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1824.] On training Young Children to keep the Sabbath. 547 holds out an actual premium to assertion; and we do not believe murder. If a White man should that by any one of them has such be twice convicted of cruelly treat. a regulation been adopted. If there ing a slave, he forfeits, according has, let it be produced. Indeed, to the Order in Council, all the with respect to St. Vincent's the slaves he possesses. All therefore very contrary is the fact. The imthat is now necessary for him to do, proved slave code of that island, in order to protect himself from this passed in 1820, which it has been calamitous result, is to kill the slave vaunted had anticipated all Lord outright. No slave evidence can Bathurst's suggested improvements, then be received against him. - The contains a clause (the 61st) which following extract of a letter from expressly enacts, “ That the eviTrinidad, dated the 17th of June dence of any slave or slaves, on 1824, will be found to confirm this oath, shall be taken for or against view of the clause in question. It slaves, but in no other case whatis from a proprietor of Colour:- ever be admissible.” Mr. Canning . “ The draft of the Order in Coun- may see, in this single fact, and so cil of the 15th March has quite dis- may the Reviewer, how little, on heartened us, and has completely this question, West-Indian informaremoved every doubt concerning the tion is to be relied upon system which his Majesty's Mini- The slave law of Dominica alone sters propose following with respect admits, in certain cases, the evito us. I confine myself to the 36th dence of slaves, but this admission clause, by which, in capital cases, is restricted and guarded with such the evidence of a slave is rejected excessive jealousy as to render it against a White man, and received really of little or no use. against a Coloured individual, and yet the Order is said to be for the melioration of slavery! It is quite Tothe Editorofthe Christian Observer. the contrary. Under the Spanish." law the evidence of a slave was ad- In your number for September mitted against a White man; so 1823, you inserted a communicathat, instead of bettering his condi- tion from a correspondent signing tion, it has deteriorated it. At this himself R. H., entitled, “ Query time, murder may be perpetrated on training young Children to keep by the privileged class with impu. the Sabbath.” The question does nity, unless a free person be pre- not seem to have given rise to the sent.”

full discussion which its importance There is one passage in Mr. Can- deserves; and I trust your readers ning's speech, quoted by the Re- and correspondents will allow me viewer, to which we must briefly to recal their attention to it. advert, because it shews the impo- Many difficulties, it must be adsitions which are practised on this mitted, present themselves in proquestion, even on a mind so acute secuting the inquiry, but upon the and penetrating as Mr. Canning's. principle on which it rests I apMr. Canning observes, that “ it is prehend that no doubt can be enbut just to state, that, under certain tertained. The experience of perqualifications, the evidence of slaves sons of mature years, even of those is already admitted in the courts of who aim, with the purest religious justice of Dominica, Grenada, St. motives as their guide, at the best Vincent's, and I believe St. Chris- improvement of the Sabbath, cantopher's and Tobago.” Now, cer- not fail to have convinced them that tainly, in no law which has appear. the mind is unequal to unintermited from Grenada, St. Vincent's, St. ted devotional exertions throughout Christopher's, and Tobago, can we . the day, and betakes itself to such discover the slightest ground for this relaxations as suitable conversation and other resources "may offer, in by a peculiar character. This should order to refresh without unseason. be taught, (long before any reason ably distracting the thoughts. It can be given for it), by a refusal on is clear, therefore, that some ap. the part of the parent to allow the propriate relaxation must be sought, use of the customary toys, books of which young children may be al- of pictures, &c.' Not that toys lowed to avail themselves on the and books of pictures should be Sunday, after due attention has been denied, but those allowed upon the paid to their instruction in the Scrip- Sunday should be appropriate to tures, the ChurchCatechism, Hymns, the day, and different from those in &c. in which R. H. properly con- use during the week. As the infant cludes that a due portion of the day mind expands, the explanations will be employed. His inquiry is, and instructions of the parent will whether the remainder of the day gradually develop the appropriate should be decidedly marked off from and peculiar character of the amuseall the rest of the week, by a prohi- ments by which the day is marked, bition of all the usual plays and and the child will lay up, by a mere amusements of young children. act of memory,a store of information, Surely nothing can be of greater which will afterwards be brought to importance. The impressions receiv. bear upon more serious and import. ed in early youth rapidly strengthen ant topics. When the infant mind with increasing years; and the child has been thus trained, and the child who, from six to twelve or fourteen has attained the age to which the years of age, has been allowed to remarks of R. H. refer, there will indulge, during any portion of the no longer be any lack of amuseSunday, in those plays and amuse- ment, and that of a character comiments which occupy his hours of bining the highest advantages for entertainment during the remainder present improvement and the forof the week, will in after-life re- mation of the future religious chagard the newspaper, and the dinner racter. party, or even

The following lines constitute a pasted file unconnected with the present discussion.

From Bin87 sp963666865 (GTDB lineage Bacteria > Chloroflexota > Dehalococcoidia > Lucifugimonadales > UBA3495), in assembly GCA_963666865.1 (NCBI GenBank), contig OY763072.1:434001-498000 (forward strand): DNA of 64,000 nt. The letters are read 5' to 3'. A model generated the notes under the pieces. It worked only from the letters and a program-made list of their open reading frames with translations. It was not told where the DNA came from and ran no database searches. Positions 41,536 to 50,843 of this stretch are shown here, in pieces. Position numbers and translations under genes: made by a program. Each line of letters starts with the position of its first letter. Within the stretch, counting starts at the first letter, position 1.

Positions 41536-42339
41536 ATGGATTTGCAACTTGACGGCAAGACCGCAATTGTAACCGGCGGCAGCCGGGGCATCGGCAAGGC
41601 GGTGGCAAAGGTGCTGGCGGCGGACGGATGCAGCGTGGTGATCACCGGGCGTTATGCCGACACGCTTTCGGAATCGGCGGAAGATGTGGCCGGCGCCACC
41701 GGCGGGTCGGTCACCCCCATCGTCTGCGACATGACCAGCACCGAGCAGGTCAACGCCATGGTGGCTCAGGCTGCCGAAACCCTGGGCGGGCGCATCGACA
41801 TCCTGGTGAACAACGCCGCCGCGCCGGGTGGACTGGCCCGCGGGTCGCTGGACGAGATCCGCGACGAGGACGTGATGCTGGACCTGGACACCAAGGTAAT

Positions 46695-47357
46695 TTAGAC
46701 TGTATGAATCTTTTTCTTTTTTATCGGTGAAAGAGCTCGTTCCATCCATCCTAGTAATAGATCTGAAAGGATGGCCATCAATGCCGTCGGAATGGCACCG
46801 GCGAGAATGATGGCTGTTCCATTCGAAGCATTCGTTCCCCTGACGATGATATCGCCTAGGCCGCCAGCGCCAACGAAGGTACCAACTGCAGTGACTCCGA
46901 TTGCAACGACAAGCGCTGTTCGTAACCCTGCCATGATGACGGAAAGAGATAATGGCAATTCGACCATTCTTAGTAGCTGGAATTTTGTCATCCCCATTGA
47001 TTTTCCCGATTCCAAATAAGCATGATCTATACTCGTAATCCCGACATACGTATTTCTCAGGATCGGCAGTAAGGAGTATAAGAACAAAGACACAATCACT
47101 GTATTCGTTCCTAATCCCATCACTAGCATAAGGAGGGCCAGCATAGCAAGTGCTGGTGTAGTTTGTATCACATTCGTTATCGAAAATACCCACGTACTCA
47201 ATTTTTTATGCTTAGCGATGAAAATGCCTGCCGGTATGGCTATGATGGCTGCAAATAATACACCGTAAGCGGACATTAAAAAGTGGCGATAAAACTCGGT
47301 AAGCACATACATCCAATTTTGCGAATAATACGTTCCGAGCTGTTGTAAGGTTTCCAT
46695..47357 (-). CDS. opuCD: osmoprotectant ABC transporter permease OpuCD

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i in families where such amusements are sanctioned) the novel and the card-table, as in- Tothe EditoroftheChristian Observer. nocent relaxations 'after a formal attendance upon the stated services To find fault, ought ever to be a of the church.

painful duty to a feeling mind; and How then, as R. H. inquires, becomes especially so, when the may this prohibition be best en- admonition falls upon things, not forced; or, in other words, how may merely excellent in part in themit be enforced without rendering the selves, but which are surrounded, Sunday irksome to a child, and its as it were, by a magic glow of coduties a heavy task, instead of, what louring, the tendency of which is to they should be at all seasons of heighten their excellence and conlife, a pleasure both in anticipation ceal their defects. Wherever zeal and in enjoyment ?

and imagination are peculiarly callI reply, that, in order to secure ed into action, there is always a this point, it is necessary that great corresponding danger of the diffu. attention should be paid to the Sun- sion of this deceptive light, which, day habits of a child, before the like a mist in nature interposing period at which its age will admit between the object and the sober of instruction being given in the faculty of judgment, prevents its Church Catechism, and the truths correct appreciation, till the prejuand duties of our Christian faith in dicial effects of the error divest it at general. The infant mind should length of its delusive appearance." be thoroughly imbued with the idea As a sober, retired, and aged oba that one day in the week is marked server of the passing scenes in the